Rhinoceros | Study Guide

Eugène Ionesco

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Rhinoceros | Character Analysis

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Berenger

Berenger is a person who has difficulty fitting in with society. He is lazy, has a disheveled appearance, and drinks too much. However, Berenger is not a complete outcast. He holds a job in a legal firm, where he apparently has worked for some time. But he could be seen as a misfit who does not think and behave like most people. For instance, as opposed to most people, Berenger constantly doubts himself and has little ambition to improve his life. His one passion is his romantic interest in Daisy. However, despite his lack of ambition, Berenger has a warm heart and shows true concern for his friends. For example, after he realizes people are turning into rhinoceroses, he focuses on apologizing to Jean instead of on the developing rhinoceros epidemic. Indeed, Berenger often feels guilt, which is an emotion none of the other characters feel. Berenger's character develops from a person who takes the rhinoceros sightings in a nonchalant way to someone who is more shocked about the rhinoceroses than anyone and defiantly resists changing into one. Berenger feels the horror of the rhinoceros epidemic as it unfolds while other people go along with the epidemic. Berenger's qualities as an outsider enable him to see the tragedy of the epidemic, whereas other people are so focused on conforming to society they feel drawn to conform to the rhinoceroses as they become the new norm.

Jean

Jean is an impeccably dressed man who feels supremely confident in his own opinions and in his place in society. He feels disappointed in the way Berenger leads his life and feels the need to make his friend like himself. When Berenger questions any of Jean's opinions, Jean takes offense and becomes stubborn, believing himself to be infallible. At first Jean is shocked by the rhinoceros sightings, viewing the animals as a menace to society. However, when Berenger visits Jean in his room, Jean gradually transforms into a rhinoceros as his attitude becomes more pompous and belligerent. It's as if Jean's hostility takes physical form as he turns into a brute beast.

Daisy

Tenderhearted, Daisy and the waitress show the most sympathy for the housewife mourning her dead cat. Also, Daisy shows little interest in the silly argument between Berenger and Jean and instead tells Berenger he shouldn't have made his friend angry. In the office Daisy argues with Botard about her seeing a rhinoceros because Botard is being unreasonable. Daisy knows what she saw. After a rhinoceros destroys the stairs leading to the office, she shows a practical attitude by calling the fire department. Berenger loves Daisy, and she seems to return his affections. She and Berenger end up being the last two people who have resisted changing into rhinoceroses. Perhaps her concern for people instead of the rhinoceroses enables her to resist. However, Daisy will eventually change into a rhinoceros because of her use of love to escape life's problems, specifically the rhinoceros epidemic. In contrast, Berenger tries to use his love for Daisy to block out the epidemic but can't. He continues to be horrified by the transformations and therefore strives to resist them. Daisy, though, wants to escape into a lovely fantasy world. But her fantasy cannot block out the epidemic no matter how hard she tries. In the end she starts to see beauty in the rhinoceroses, not in her love for Berenger.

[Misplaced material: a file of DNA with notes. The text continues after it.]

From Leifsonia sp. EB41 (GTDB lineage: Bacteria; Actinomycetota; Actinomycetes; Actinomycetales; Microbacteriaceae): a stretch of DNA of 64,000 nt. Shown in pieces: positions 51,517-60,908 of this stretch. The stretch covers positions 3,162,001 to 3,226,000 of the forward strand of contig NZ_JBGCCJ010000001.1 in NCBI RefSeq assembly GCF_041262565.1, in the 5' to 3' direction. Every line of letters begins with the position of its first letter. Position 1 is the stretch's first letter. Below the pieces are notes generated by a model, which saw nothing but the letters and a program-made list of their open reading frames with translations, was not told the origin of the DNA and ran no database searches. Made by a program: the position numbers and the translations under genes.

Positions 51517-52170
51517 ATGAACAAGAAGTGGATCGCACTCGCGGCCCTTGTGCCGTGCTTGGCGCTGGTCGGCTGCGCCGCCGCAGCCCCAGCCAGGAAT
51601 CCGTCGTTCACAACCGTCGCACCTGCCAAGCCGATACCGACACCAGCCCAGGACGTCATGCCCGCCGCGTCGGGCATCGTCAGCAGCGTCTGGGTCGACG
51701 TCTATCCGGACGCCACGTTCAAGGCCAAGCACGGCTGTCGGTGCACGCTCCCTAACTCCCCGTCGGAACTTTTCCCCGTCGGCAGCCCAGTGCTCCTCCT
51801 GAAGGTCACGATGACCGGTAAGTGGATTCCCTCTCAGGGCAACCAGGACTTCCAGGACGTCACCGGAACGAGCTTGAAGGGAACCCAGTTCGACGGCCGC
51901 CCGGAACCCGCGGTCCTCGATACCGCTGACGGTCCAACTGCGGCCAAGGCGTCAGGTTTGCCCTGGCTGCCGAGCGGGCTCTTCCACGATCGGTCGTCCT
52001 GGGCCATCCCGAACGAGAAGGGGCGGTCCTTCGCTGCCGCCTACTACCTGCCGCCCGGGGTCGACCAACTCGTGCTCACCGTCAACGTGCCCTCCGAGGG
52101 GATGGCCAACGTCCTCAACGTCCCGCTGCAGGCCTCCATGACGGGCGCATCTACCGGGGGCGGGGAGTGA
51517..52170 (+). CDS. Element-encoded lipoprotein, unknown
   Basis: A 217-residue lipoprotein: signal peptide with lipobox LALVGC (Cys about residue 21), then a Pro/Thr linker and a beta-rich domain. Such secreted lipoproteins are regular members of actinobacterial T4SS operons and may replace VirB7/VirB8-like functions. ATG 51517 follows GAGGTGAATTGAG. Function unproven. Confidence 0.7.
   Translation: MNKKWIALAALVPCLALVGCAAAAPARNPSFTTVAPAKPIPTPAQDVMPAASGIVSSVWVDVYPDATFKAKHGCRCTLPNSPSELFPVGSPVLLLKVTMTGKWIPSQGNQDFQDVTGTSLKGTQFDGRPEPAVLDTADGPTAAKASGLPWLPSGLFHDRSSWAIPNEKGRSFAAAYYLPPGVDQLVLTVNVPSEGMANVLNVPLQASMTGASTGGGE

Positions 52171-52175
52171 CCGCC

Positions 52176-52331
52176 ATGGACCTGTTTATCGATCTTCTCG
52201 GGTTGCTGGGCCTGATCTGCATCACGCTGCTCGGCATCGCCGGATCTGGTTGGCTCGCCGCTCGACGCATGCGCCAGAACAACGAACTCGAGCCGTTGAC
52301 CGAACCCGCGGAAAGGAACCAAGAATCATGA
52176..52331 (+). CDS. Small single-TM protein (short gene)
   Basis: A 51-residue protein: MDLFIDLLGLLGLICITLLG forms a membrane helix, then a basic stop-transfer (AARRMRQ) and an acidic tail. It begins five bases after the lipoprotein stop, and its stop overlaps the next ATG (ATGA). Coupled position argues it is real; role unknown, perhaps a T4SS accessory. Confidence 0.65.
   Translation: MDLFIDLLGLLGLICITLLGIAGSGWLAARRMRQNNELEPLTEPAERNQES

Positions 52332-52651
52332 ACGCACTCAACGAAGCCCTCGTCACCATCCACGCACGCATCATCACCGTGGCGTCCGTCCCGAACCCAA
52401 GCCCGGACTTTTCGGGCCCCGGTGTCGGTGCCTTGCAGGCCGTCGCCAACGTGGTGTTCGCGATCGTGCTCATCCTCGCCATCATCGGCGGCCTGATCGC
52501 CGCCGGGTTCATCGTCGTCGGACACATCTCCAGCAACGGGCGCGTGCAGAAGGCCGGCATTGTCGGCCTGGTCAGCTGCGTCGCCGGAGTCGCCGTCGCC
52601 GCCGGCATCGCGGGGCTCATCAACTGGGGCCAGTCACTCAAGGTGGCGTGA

Dudard

Dudard is an intelligent man who has received a strong education. Influenced by his schooling, Dudard prides himself on seeing events in a detached and objective manner. At first he admits changing into a rhinoceros is not a good thing. However, he also sees being horrified by the transformations as an impediment to understanding the phenomenon. To figure out why the changes are happening, Dudard insists the facts must be gathered and analyzed in a scientific manner. However, Dudard's refusal to feel horror about the rhinoceroses makes him vulnerable to becoming one. In an attempt to be objective, Dudard tries to understand the rhinoceroses from their viewpoint and eventually decides the only way he can truly analyze the phenomenon is by changing into a rhinoceros. Dudard feels compelled to join his friends, who have all become rhinoceroses except for Daisy and Berenger. He lacks the strength to resist conforming because he refuses to see the consequences of conforming.

Logician

The logician is a well-educated man who sees himself as possessing a wisdom that places him above most other people. This wisdom consists of using a type of logical thought process when dealing with any aspect of reality. Because of this attitude, the logician considers himself as a teacher. For example, he spends a large part of Act 1 teaching the old gentleman about syllogisms, which can be absurd. The logician also places himself apart from the masses. When Berenger, Jean, and other townsfolk argue about whether the rhinoceros was African or Asiatic, the logician does not take part in the discussion, but rather just observes it. Later, he presents his logical pearls of wisdom about how the rhinoceros debate should be approached. However, because of his strict use of logic, the logician ends up devising conclusions that contradict reality. The logician concludes that a dog is a cat based on a series of assumed truths. In addition, the logician has no way of dealing with an absurd occurrence, like a rhinoceros charging through the town. His attempted explanations confuse Berenger. Eventually, the logician ends up going along with the trend of people changing into rhinoceroses. Therefore, his use of reason is inadequate in preventing him from transforming into a brute beast.

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